From The End of Summer to I Love this Part through to A City Inside, a rich seam of autobiography runs through Tillie Walden’s comics, manifesting itself in everything from imaginative visual metaphor to the use of on-page avatars to embody her own experiences. In her Eisner Award-winning Spinning Walden takes a more direct approach to her autobio practice, detailing her childhood years as a competitive skater in a memoir that explores themes of identity, family, coming out and those first formative steps to adulthood with a subtle but deeply affecting poignancy.
Beginning as a young Tillie and her family are on the brink of a life-changing move to Texas, Spinning creates a sense of displacement from the outset. We watch as Walden settles into a life of new environments, skating techniques and friendships. We follow her story over the years; one that is endlessly punctuated with the punishing schedule of early morning ice skating practice, school, and then more post-school sessions on the rink. It’s all-consuming and relentless, memorably underlined in an early segment. It depicts her oft-repeated daily routine by playing with comics’ complex relationship with the passage of time. notably in a sequence that includes a 24-panel page carefully bringing us into the almost ritualistic first minutes of Walden’s every day.
At nearly 400 pages this is a hefty tome but, such is the delicacy and fragility of Walden’s narrative, it never feels overstated. While ostensibly a skating memoir it is, of course, about far more recognisable themes. Like many coming-of-age stories Spinning resonates with us not perhaps for the specifics of the young Walden’s life but more for the relatable memories it evokes of a period in our lives where encroaching adolescence made a once familiar world suddenly strange and incomprehensible.
On the one hand we witness the sheer dedication, devotion and immersion that competitive skating entails; of how Walden’s life revolves around the repetitive daily process to the point of emotionally consuming her. On the other we see how that world is at once both familiar and unwelcoming; how the casual homophobia she encounters and the bullying she endures at school affect and define her interactions. Solitude seems often a burden and an escape in a graphic memoir that is replete with such unlikely dualities.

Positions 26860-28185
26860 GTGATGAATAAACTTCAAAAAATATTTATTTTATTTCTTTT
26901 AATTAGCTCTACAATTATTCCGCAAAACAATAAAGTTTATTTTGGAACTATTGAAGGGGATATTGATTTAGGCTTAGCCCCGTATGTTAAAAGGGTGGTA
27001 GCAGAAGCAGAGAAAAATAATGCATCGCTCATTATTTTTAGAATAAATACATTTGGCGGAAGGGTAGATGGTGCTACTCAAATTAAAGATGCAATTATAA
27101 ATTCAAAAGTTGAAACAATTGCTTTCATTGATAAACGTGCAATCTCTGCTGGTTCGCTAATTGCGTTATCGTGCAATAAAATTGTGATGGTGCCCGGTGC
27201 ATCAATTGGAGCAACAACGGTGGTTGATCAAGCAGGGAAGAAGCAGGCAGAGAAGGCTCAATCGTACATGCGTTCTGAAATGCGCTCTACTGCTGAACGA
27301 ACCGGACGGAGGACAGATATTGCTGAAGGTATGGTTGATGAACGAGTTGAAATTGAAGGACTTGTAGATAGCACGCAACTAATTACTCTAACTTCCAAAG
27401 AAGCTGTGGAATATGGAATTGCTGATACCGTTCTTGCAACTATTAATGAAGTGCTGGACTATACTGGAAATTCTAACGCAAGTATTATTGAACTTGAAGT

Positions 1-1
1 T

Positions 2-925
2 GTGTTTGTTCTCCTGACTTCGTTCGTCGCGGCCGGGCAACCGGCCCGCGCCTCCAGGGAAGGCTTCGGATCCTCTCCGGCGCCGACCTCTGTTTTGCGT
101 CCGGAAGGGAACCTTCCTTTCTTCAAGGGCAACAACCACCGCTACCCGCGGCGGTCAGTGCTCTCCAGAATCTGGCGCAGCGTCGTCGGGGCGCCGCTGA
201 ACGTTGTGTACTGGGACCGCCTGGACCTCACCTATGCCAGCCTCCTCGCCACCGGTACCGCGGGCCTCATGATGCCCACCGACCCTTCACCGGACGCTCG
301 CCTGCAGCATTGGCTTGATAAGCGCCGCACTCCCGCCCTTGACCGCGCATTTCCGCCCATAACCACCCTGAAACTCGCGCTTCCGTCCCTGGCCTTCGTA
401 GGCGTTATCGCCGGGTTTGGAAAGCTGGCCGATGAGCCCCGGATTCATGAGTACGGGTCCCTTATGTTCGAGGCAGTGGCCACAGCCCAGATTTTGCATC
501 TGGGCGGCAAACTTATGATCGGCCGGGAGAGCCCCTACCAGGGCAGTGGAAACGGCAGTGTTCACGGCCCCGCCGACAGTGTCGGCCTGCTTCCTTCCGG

Autobiography comes with its own responsibilities and Walden’s story is all the more evocative for its raw and intense honesty. Her sometimes complicated relationships with her family are touched on with openness and transparency, particularly some heartbreaking scenes when she comes out to them. Later, first love and its cruel finale touch the reader with an overwhelming pathos. Crucially, Walden always knows when to show and when to tell; when to directly communicate her recollections to the reader through her engaging narration and when to allow us to read the situation through her expressive visual characterisation.
Unsurprisingly from our 2017 Broken Frontier Best Artist Award winner Spinning is an artistic triumph. In terms of Walden’s sequential storytelling the sense of movement in the skating scenes is astonishing, recreating and bringing us into the world of the rink with a quite beautiful sense of fluid motion. Presented in a largely monochromatic purple-tinged hue, Walden adds splashes of yellow to emphasise mood and emotion in key scenes. Her hand lettering also gives the book and extra level of authenticity and intimacy; allowing us as readers to feel even more connected with the page.
Comics critique concerns itself with analysis of technique and structure but sometimes it’s as important to talk more immediately about the emotional responses a work provokes as it is the manner in which it accomplishes that. Heartbreak, loneliness, devastation, trepidation and quiet moments of childhood joy are just some of the feelings that will engulf the reader with an undeniable potency as they journey through Spinning‘s pages. It’s simply a masterpiece of comics narrative and an outstanding graphic memoir.
But with Tillie Walden, of course, we all know that the next masterpiece is only just around the corner…
Tillie Walden (W/A) First Second/SelfMadeHero, $17.99/£14.99
Review by Andy Oliver